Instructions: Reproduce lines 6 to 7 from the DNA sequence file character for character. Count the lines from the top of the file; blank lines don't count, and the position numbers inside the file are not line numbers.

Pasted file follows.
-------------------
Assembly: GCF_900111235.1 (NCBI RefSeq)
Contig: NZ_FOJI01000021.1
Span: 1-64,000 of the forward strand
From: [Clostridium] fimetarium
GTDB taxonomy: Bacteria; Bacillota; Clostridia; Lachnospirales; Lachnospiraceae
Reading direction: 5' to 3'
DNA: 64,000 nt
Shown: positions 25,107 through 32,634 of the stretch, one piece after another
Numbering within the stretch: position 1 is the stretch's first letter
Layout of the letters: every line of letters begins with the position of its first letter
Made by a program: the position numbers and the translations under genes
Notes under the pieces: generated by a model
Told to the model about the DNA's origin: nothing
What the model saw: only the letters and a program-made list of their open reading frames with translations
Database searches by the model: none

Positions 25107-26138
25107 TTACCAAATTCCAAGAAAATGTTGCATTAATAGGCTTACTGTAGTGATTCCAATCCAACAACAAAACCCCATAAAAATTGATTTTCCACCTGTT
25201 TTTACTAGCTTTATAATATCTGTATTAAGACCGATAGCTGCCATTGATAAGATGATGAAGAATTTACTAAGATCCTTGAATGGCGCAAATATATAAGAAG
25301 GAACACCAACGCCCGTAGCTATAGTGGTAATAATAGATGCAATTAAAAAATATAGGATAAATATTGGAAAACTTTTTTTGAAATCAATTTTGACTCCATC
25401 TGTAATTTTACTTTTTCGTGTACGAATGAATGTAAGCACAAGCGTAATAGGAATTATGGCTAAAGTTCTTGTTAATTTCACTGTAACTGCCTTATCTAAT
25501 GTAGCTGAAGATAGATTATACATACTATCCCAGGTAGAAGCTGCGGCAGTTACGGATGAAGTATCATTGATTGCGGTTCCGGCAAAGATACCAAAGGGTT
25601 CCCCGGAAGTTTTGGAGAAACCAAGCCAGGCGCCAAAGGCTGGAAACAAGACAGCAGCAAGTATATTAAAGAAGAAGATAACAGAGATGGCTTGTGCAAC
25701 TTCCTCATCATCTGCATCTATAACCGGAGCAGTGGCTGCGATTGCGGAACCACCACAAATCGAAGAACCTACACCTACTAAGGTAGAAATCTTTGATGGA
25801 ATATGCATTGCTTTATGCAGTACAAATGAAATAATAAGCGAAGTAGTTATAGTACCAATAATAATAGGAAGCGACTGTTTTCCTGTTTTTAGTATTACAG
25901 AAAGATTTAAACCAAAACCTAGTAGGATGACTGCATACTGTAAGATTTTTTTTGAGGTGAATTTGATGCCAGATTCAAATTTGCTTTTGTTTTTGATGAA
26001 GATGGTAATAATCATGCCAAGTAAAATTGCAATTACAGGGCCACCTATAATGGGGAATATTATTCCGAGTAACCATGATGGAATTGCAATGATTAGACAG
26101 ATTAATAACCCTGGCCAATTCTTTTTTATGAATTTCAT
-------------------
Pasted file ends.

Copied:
Reading direction: 5' to 3'
DNA: 64,000 nt